Upon receiving Scott Krokoff’s new song, “Cubicle,” to review, I didn’t really know what to expect. Then I read in his bio that he’s a “practicing attorney.” My first thought was, “Oh, my!” My second thought was more of a brainwave: “This is probably going to be hecka-ugly.”
With all due respect to Scott, the words “practicing attorney” and “great singer-songwriter” appear in the same sentence about as often as hell freezes over.
I guess hell just froze over because Scott Krokoff is a marvelous singer-songwriter. His latest song is called “Cubicle.” And it’s a pearl, beautifully arranged and structured atop plush vocal and harmonic waves reminiscent of both Tom Petty and Dan Fogelberg. Krokoff’s voice is vaguely similar to Tom Petty’s, full of deliciously chafing nasal tones, while his music is somewhat analogous to Dan Fogelberg’s “As The Raven Flies” – compact, slightly misty, and elegantly muscular.
Since I’d never heard of Krokoff before, I did a little excavating because he’s superbly talented. In 2007, he released A Better Life, followed by two separate volumes of Realizations and Declarations. Volume one dropped in 2012, while volume two dropped in 2015.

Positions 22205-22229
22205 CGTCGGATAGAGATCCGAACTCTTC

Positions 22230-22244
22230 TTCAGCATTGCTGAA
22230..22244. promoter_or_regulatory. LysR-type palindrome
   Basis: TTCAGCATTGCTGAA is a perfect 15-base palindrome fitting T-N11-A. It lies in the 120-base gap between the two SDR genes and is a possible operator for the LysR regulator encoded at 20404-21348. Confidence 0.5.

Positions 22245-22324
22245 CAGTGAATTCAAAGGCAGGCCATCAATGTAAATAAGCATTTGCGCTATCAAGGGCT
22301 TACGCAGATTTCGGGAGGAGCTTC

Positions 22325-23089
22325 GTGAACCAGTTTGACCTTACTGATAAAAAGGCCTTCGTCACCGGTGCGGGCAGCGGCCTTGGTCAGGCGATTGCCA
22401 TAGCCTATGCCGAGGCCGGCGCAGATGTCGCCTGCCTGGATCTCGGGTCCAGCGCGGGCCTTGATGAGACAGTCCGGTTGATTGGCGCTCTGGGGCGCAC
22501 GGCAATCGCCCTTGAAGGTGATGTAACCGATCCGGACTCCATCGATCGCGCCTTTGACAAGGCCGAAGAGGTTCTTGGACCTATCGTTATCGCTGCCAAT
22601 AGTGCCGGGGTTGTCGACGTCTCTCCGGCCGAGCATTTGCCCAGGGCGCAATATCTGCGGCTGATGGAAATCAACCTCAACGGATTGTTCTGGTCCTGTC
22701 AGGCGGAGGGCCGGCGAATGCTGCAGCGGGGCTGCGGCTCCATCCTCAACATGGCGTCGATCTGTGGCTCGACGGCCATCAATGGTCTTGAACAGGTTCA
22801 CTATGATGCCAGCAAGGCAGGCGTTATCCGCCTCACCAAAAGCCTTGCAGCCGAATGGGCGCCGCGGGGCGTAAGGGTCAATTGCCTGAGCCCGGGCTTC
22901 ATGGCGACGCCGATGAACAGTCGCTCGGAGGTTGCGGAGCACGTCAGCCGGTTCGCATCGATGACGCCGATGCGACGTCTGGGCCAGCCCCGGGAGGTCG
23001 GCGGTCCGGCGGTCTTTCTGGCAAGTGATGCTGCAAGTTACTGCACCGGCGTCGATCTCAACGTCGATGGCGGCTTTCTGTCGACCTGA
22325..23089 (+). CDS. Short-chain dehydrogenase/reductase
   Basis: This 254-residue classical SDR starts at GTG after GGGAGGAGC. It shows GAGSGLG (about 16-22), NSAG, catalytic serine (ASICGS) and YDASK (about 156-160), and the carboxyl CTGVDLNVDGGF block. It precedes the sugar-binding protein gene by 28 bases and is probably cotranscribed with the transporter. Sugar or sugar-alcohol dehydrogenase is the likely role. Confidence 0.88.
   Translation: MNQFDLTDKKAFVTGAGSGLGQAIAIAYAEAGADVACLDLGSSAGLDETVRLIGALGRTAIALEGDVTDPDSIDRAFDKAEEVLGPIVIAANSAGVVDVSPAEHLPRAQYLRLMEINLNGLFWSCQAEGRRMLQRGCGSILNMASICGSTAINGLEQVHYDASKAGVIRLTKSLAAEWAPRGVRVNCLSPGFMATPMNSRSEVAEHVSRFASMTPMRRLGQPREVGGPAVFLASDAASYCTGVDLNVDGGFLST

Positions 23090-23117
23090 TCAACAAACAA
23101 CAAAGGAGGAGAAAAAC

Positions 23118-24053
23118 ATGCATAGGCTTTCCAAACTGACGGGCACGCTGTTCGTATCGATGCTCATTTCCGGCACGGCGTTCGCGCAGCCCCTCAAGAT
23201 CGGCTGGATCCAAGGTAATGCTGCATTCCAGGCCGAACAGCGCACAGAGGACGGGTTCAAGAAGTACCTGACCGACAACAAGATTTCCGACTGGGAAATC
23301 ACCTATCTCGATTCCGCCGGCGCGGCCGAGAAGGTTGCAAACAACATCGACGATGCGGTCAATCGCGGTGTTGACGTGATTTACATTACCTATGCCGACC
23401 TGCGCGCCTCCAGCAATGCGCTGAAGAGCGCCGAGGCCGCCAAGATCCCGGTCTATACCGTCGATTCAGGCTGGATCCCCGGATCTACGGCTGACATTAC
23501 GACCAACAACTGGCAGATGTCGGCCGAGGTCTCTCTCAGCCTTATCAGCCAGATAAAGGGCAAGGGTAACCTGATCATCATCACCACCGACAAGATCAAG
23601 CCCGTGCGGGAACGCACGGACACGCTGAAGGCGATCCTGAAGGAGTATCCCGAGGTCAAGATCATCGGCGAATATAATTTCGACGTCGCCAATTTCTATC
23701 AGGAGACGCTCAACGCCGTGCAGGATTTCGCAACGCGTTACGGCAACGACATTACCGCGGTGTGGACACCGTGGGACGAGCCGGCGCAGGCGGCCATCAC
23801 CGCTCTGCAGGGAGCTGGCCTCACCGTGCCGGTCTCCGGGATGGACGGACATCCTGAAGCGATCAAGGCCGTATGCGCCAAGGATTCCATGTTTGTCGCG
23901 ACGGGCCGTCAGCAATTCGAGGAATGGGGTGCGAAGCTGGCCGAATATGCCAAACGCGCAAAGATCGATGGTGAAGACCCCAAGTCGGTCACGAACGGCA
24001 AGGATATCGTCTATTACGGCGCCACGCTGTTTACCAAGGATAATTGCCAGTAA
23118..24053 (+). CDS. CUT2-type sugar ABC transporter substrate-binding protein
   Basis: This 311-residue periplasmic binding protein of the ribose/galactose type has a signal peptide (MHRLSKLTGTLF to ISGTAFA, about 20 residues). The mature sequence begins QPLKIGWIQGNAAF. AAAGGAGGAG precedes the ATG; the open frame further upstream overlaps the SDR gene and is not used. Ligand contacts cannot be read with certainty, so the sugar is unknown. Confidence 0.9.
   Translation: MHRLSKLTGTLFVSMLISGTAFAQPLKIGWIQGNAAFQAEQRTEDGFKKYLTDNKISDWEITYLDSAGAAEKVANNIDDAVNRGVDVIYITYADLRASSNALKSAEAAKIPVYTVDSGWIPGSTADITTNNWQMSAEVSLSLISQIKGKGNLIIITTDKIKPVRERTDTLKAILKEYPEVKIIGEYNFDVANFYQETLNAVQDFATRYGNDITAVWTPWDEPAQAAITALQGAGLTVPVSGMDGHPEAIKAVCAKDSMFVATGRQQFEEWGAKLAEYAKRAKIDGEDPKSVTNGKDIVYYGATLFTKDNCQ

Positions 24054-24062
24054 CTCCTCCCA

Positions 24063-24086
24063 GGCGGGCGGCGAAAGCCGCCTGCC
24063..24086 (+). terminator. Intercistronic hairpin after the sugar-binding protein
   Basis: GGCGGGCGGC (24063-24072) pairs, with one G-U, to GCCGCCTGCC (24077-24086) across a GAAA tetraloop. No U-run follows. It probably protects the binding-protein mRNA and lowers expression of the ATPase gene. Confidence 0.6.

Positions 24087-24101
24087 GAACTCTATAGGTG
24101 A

On top of all that, Krokoff plays guitar with what is called finger-picking technique, like Paul Simon and James Taylor. Finger-picking is way past guitar 101, entering the outer limits of difficulty. In other words, it takes beau coup talent.
Krokoff’s sound is what is called Americana, which is a style of music blending alt-pop, alt-folk, and rock-lite elements together. In my opinion, on “Cubicle,” Krokoff emphasizes alt-folk and rock-lite, along with retro flavors from the ‘60s and ‘70s.
“Cubicle” starts off with creamy guitars, followed by glistening accents, as well as a scrumptiously enticing lead guitar radiating a rueful wail full of aching desire, repentance, and sorrow. The rolling flow of the harmonics intensifies the suffusion of dream-like hues, as if the music itself is yearning for the unattainable.
Krokoff’s voice, with its tarnished tight tones, reflects haunting colors pregnant with mysterious susceptible timbres.
What I heard when I first listened to “Cubicle” was gorgeous stripped down Americana, full of understated ornamentation. This is an extraordinarily superb song.